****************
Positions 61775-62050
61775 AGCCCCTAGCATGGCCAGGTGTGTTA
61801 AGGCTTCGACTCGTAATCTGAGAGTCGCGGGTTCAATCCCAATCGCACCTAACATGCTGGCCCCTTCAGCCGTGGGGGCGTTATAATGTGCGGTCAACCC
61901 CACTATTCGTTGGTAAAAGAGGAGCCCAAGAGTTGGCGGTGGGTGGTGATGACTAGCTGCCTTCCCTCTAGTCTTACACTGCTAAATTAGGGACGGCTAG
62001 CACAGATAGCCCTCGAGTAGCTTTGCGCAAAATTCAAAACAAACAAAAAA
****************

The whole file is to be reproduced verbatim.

Positions 61775-62050
61775 AGCCCCTAGCATGGCCAGGTGTGTTA
61801 AGGCTTCGACTCGTAATCTGAGAGTCGCGGGTTCAATCCCAATCGCACCTAACATGCTGGCCCCTTCAGCCGTGGGGGCGTTATAATGTGCGGTCAACCC
61901 CACTATTCGTTGGTAAAAGAGGAGCCCAAGAGTTGGCGGTGGGTGGTGATGACTAGCTGCCTTCCCTCTAGTCTTACACTGCTAAATTAGGGACGGCTAG
62001 CACAGATAGCCCTCGAGTAGCTTTGCGCAAAATTCAAAACAAACAAAAAA